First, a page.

as a man doing what he needs to do."
In the January 29 Village Voice,
Sarah Ferguson reported on the January 19 protest: "The speakers'
podium was dominated for the most part by Third World internationalists,
Palestinians, and old-line leftists who soundly trashed American
imperialism abroad. Most of the speakers did not denounce Saddam
Hussein's invasion of Kuwait." Ferguson also mentioned a banner
reading "Defend Iraq: Defeat U.S. Imperialism."
Even the January 26 protest in
Washington, described as more mainstream, was populated with many of the
same people. A Washington Post survey taken at that protest
found that 65 percent of the protesters had marched in a previous
Persian Gulf protest, and that 91 percent had marched in other protests
before. In Washington's alternative City Paper of February 1,
Alex Heard wrote: "'We need to remember this is not a war about
oil,' one woman said. 'It's a war about the U.S. trying to re-establish
the might of U.S. imperialism against the Third World peoples of Iraq.
We need to proclaim victory for the people of Iraq!' A large part of the
crowd cheered that heartily."
Of course, the protest movement is a
diverse lot: a large number (56 percent, according to the Post
poll) were pacifists who claimed to oppose all war; some objected to the
war's diversion of funds from domestic spending; some questioned
fighting for feudal kingdoms. But the large January 19 protest was not
simply attended by members of the Workers World Party, it was organized
by them. On December 27, Reuters reported that the Coalition to Stop
U.S. Intervention in the Middle East was "affiliated with the
Marxist-Leninist Workers World Party." Interestingly, Judd only
aired organizers from the "more moderate" Committee for Peace
in the Mideast, even though their protest was eight days off.
This was not the first time Judd promoted
the protest movement. On Nightline last October 19, Judd
proclaimed: "It would be easy to dismiss opponents of the buildup
as oddball fringe elements. It's happened before. One bitter lesson of
the Vietnam War is nobody paid attention to the critics until many
thousands of lives had been lost. Today's dissenters say they don't hope
history repeats itself."
Among the "oddball fringe
elements" that have been a regular fixture of anti-war protests are
Trotskyite groups such as the Spartacist League, the Socialist Workers
Party, and the Workers World Party, not to mention the Revolutionary
Communist Party, those fun-loving Maoists who went to the Supreme Court
for the right to burn the flag.
Judd repeatedly aimed to separate these
protesters from the Vietnam protesters: "Unlike the '60s, this
fledgling movement is not confined to the young and the alienated.
Though a definite minority, it is more a cross-section of America."
But the Post poll found that 40 percent of the marchers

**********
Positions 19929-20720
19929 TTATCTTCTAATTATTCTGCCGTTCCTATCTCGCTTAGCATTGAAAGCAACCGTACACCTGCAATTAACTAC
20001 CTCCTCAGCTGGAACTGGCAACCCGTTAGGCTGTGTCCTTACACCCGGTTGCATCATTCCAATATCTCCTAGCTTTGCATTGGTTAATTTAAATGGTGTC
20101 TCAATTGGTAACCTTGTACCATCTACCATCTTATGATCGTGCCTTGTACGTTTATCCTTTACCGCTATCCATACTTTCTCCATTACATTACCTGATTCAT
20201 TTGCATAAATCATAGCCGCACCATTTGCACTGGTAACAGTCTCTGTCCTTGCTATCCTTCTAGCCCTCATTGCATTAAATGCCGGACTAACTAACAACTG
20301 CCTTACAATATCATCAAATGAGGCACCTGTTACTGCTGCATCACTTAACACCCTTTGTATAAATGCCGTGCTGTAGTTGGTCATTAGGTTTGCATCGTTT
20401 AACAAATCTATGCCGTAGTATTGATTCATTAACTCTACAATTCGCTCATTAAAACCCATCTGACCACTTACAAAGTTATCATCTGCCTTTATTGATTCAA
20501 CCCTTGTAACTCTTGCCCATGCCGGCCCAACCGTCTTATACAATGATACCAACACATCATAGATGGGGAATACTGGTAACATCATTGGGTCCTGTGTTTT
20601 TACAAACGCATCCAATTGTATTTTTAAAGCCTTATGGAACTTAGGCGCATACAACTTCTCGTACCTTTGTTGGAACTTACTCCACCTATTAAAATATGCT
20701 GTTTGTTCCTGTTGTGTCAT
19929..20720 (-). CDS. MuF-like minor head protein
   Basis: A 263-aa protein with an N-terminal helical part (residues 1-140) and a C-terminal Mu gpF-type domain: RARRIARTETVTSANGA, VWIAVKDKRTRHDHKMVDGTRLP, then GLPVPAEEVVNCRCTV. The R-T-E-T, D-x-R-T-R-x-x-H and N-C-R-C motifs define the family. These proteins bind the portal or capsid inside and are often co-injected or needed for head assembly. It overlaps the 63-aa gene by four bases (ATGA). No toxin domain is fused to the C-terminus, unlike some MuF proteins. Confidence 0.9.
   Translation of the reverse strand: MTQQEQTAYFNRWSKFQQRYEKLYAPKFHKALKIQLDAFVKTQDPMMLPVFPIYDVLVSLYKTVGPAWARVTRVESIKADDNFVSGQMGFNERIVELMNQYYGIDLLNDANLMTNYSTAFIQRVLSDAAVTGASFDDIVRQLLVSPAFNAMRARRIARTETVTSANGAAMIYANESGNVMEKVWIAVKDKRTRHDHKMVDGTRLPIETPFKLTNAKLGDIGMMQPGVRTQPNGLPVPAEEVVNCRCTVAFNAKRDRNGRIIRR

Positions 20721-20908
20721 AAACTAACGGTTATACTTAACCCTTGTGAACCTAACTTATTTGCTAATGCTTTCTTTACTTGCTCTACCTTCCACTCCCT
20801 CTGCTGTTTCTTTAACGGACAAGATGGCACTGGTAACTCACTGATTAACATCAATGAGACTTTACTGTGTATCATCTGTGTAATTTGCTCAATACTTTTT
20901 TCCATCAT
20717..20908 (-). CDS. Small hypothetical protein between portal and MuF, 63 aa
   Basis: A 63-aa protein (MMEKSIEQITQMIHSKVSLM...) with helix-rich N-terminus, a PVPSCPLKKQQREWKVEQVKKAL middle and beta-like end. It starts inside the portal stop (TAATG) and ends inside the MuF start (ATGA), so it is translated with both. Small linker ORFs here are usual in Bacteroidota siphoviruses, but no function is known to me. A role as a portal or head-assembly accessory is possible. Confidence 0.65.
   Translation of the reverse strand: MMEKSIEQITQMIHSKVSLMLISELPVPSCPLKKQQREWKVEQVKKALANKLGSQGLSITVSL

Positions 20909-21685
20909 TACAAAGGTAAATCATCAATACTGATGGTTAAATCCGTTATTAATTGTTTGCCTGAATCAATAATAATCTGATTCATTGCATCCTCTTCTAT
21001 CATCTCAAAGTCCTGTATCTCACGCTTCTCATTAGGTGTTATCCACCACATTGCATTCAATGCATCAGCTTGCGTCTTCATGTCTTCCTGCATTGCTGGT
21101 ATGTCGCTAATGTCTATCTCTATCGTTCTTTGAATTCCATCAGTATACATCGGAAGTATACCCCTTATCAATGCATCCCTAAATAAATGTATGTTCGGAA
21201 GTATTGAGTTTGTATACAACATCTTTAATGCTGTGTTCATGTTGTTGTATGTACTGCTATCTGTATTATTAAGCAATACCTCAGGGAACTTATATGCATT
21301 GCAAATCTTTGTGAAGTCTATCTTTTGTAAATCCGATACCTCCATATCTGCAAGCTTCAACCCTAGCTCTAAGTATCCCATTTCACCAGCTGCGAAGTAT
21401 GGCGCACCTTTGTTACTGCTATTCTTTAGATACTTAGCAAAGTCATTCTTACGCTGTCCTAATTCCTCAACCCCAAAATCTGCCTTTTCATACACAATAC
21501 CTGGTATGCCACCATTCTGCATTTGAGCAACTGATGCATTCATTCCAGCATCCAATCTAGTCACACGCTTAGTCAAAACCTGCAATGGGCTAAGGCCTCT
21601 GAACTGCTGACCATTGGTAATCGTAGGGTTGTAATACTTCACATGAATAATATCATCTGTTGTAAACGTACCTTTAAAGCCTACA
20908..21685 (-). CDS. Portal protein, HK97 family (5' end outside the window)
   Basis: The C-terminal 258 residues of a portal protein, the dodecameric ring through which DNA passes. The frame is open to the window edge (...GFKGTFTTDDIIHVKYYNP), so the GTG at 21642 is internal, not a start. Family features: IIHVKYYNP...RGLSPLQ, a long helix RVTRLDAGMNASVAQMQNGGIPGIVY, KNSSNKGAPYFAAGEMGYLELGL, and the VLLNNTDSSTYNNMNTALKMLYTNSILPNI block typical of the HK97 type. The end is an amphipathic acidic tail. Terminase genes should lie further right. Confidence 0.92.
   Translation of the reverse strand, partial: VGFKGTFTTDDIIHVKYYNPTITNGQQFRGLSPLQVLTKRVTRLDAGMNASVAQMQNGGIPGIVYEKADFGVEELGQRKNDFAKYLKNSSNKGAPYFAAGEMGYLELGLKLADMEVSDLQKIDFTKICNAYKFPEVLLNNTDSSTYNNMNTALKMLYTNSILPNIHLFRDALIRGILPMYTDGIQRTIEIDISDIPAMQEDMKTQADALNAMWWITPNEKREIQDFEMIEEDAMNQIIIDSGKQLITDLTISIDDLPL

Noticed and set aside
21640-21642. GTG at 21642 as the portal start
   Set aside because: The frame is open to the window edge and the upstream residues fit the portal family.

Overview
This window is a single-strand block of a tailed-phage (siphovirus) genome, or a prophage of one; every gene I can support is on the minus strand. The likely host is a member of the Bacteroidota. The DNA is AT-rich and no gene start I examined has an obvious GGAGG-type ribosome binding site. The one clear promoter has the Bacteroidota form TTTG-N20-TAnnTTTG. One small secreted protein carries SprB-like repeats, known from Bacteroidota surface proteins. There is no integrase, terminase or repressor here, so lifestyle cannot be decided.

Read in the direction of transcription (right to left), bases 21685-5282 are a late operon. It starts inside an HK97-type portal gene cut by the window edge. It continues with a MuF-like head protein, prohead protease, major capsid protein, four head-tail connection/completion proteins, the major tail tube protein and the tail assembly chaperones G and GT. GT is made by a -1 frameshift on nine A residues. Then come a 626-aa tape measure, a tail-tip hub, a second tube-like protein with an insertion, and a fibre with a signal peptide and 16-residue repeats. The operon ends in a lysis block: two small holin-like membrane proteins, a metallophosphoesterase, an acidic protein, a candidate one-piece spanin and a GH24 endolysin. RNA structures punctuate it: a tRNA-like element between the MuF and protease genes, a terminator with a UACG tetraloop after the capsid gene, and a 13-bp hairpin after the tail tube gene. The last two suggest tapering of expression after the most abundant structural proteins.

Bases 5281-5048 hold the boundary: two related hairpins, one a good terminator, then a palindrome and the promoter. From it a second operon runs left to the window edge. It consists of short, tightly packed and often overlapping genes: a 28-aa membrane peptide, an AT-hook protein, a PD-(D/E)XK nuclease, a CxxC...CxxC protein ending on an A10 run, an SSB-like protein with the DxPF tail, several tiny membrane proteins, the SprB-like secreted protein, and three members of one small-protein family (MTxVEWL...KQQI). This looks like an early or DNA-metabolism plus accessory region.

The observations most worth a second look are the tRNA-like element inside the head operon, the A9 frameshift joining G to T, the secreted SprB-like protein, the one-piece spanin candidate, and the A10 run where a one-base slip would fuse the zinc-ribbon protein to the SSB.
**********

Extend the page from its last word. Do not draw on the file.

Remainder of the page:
identified themselves as "liberal" and 41 percent called
themselves "very liberal." Just two percent described
themselves as "conservative." That's hardly a cross-section of
Judd also suggested that "Almost
every major Christian denomination is on record as opposing the
war." The Southern Baptist Convention, the largest protestant
denomination in the country, has not opposed the war. The Lutheran
Church-Missouri Synod issued a statement in support of the President:
"We are witnessing an act of aggression that must be
Officials at the U.S. Catholic Conference
told MediaWatch the concept of the Catholic
Church being "on record" against the war is "too blanket
a statement." Some major church officials have spoken out in
support of American action. Cardinal Bernard Law of Boston said peace
"is not fulfilled at the price of granting tyrants and aggressors
an open field to achieve unjust ends."
Judd's story included no critics of the
protesters. After Judd, Ted Koppel interviewed George Weigel of the
Ethics and Public Policy Center, but the interview was cut short for a
war update and never resumed. Judd told MediaWatch the
interview balanced the show as a whole. "I don't feel like I have
to defend myself against this piece. I stand by it."
About the Workers World Party and other
radical parties, Judd said her story focused on "the makeup of the
movement: who is involved, their motivations, their intentions,"
but "There are probably also some members of this movement who are
members of the Republican Party, and I didn't mention that either....I
think most reporters would tend to talk about who is part of the
mainstream of the movement. I think the judgments of people in the
movement and the judgments of outsiders looking in are probably that the
majority are not Trotskyites." Right, but they were the organizers
of one of the big protests. Judd later added: "You go to the people
who are most important to the movement, who are sort of the largest
building blocks of it...I included the people who I thought were
important to this and representative of it."
It is certainly not the media's job to
denigrate the protesters or make them appear unattractive, but it is the
media's job to report on all the important factions of the protest
movement, not just the attractive or "mainstream" ones.
Excluding the views of a large number of organizers and speakers at the
protests was nothing less than dishonest. If a conservative
demonstration included David Duke supporters, racist skinheads or any
other unattractive extremists, would ABC's story ignore them because
they were not "representative"?
KUDOS FOR QUAYLE.
Dan Quayle played an important role in pushing the Patriot missile
through to completion. If you rely solely on the networks or the major
wire services, that should be news to you. Gannett News Service reporter
Richard Whitmire wrote on January 22: "It was Quayle who fought the
funding battle inside the conference committees, say Senate staffers who
were involved. And it was Quayle who worked to make sure the Pentagon
followed through with the projects." USA Today ran a
reduced version of the Whitmire story on the same day. The Los
Angeles Times mentioned Quayle's role twice, but the story never
made The New York Times, The Washington Post, AP, UPI, or the